C. Motion in Limine #7: Evidence Regarding Indemnification by the City of Chicago

         Defendants seek to bar "[a]ny comment on indemnification by the City of Chicago." (R. 115 at 7.) In general, courts bar evidence of indemnification because it may encourage juries to inflate compensatory damages awards. See Hill, 2011 WL 3205304, at *4 (citing Lawson v. Trowbridge, 153 F.3d 368, 379 (7th Cir. 1998)). Jones may, however, introduce evidence of the City's indemnification if Defendants "open[] the door by presenting evidence of their financial condition." Id; see also Gonzalez, 2015 WL 3671641, at *7 ("[I]f Defendants plead poverty as to punitive damages, they open the door for Plaintiff to offer evidence of indemnification as to compensatory damages."). Defendants' motion in limine number 7 is therefore granted in part and denied in part.

         D. Motion in Limine #8: Referencing Punishing or Sending a Message to the City

         Defendants seek to bar Jones "from making any argument that the jury should 'send a message' to the City with its verdict, or that the jury should somehow punish the City with its verdict." (R. 115 at 8.) Defendants also seek to bar Jones from implying to the jury that punishment can serve as a legitimate basis for award against the City. (Id.) Jones "has no objection to not referring to 'sending a message' to the City of Chicago since [the City is] not responsible for punitive damages." (R. 125 at 6.) Accordingly, the Court grants Defendants' motion that Jones cannot make a reference to the jury "sending a message" to the City or punishing the City. Additionally, Jones cannot suggest that the City should be punished, as such an argument could only be relevant to punitive damages, and the City cannot be liable for punitive damages. See Case v. Town of Cicero, No. 10 C 7392, 2013 WL 5645780, at *10 (N.D. 111. Oct. 16, 2013); Obrycka v. City of Chicago, No. 07 C 2372, 2012 WL 4060293, at *2 (N.D. 111. Sept. 14, 2012). This prohibition also applies to referencing sending a message or punishing the Chicago Police Department, as "[i]nvoking the department is tantamount to invoking the city itself." Martinez, 2016 WL 3538823, at *14.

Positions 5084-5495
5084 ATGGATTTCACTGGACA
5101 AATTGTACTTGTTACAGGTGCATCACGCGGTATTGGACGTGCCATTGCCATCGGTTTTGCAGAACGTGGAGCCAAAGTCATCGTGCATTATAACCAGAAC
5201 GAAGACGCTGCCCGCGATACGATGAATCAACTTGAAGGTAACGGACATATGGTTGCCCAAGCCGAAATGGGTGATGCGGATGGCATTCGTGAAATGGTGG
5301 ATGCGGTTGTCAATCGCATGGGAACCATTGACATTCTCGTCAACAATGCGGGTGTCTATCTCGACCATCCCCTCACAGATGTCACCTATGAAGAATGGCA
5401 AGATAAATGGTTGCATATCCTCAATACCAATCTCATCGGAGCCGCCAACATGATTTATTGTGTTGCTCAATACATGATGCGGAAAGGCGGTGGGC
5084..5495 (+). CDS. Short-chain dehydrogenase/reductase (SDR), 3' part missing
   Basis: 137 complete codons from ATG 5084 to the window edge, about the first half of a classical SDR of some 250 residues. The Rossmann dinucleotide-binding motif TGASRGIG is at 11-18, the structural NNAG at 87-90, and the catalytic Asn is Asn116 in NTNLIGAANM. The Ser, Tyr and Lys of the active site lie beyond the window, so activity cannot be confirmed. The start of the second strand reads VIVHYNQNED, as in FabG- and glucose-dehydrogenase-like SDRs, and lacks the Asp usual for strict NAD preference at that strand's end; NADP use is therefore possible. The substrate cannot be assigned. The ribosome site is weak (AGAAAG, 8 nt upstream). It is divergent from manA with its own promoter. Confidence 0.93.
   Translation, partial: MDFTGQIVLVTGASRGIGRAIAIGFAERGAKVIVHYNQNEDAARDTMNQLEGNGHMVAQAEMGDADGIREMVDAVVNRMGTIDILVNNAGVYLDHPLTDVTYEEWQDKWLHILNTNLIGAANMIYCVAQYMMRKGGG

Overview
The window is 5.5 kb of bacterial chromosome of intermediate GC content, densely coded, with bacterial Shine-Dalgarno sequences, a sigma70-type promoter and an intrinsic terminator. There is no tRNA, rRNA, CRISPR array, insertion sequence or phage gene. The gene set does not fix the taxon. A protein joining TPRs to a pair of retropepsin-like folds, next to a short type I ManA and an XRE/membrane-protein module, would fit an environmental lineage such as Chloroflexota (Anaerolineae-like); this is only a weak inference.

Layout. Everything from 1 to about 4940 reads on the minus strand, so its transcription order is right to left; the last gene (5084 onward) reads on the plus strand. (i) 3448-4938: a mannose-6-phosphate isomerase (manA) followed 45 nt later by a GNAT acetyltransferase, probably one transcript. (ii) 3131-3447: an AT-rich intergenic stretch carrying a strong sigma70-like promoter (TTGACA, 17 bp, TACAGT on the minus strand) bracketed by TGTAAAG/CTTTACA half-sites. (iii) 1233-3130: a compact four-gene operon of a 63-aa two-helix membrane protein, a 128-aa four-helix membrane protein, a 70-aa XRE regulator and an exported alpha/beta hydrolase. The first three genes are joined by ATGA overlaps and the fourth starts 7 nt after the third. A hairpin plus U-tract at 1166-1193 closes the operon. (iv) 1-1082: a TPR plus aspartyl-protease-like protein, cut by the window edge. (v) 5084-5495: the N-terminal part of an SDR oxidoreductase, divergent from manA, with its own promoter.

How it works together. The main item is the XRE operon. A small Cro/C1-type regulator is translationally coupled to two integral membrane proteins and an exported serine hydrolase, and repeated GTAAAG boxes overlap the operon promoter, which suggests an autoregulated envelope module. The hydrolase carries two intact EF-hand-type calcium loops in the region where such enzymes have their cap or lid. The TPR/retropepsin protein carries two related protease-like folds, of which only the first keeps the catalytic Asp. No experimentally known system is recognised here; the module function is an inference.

Jones, however, contends that he may ask the jury to "send a message" to deter the individual Defendants and other police officers from behaving as Defendants did. (R. 125 at 6.) Jones is correct that he may argue that punitive damages can serve as an example to other officers "that they should not do what Defendants did in this case'' Id. at *14 (emphasis in original). Jones is entitled to ask the jury to award punitive damages and send a message to Defendants or to other police officers generally to deter the type of misconduct Jones alleges in this case. Id. at 15 ("Plaintiff is entitled to ask the jury to send a message, in the form of an award of punitive (not compensatory) damages, to Defendants or to other police officers generally."); see also Case, 2013 WL 5645780, at *10 ("Courts do allow plaintiffs to ask juries to 'send a message' to deter future misconduct by police officers by assessing punitive damages.").

         E. Motion in Limine #9: Barring Evidence or Argument that Chicago Police Department Personnel Are Being Paid by the City to Appear in Court and that they Spent Time with an Attorney to Prepare for Trial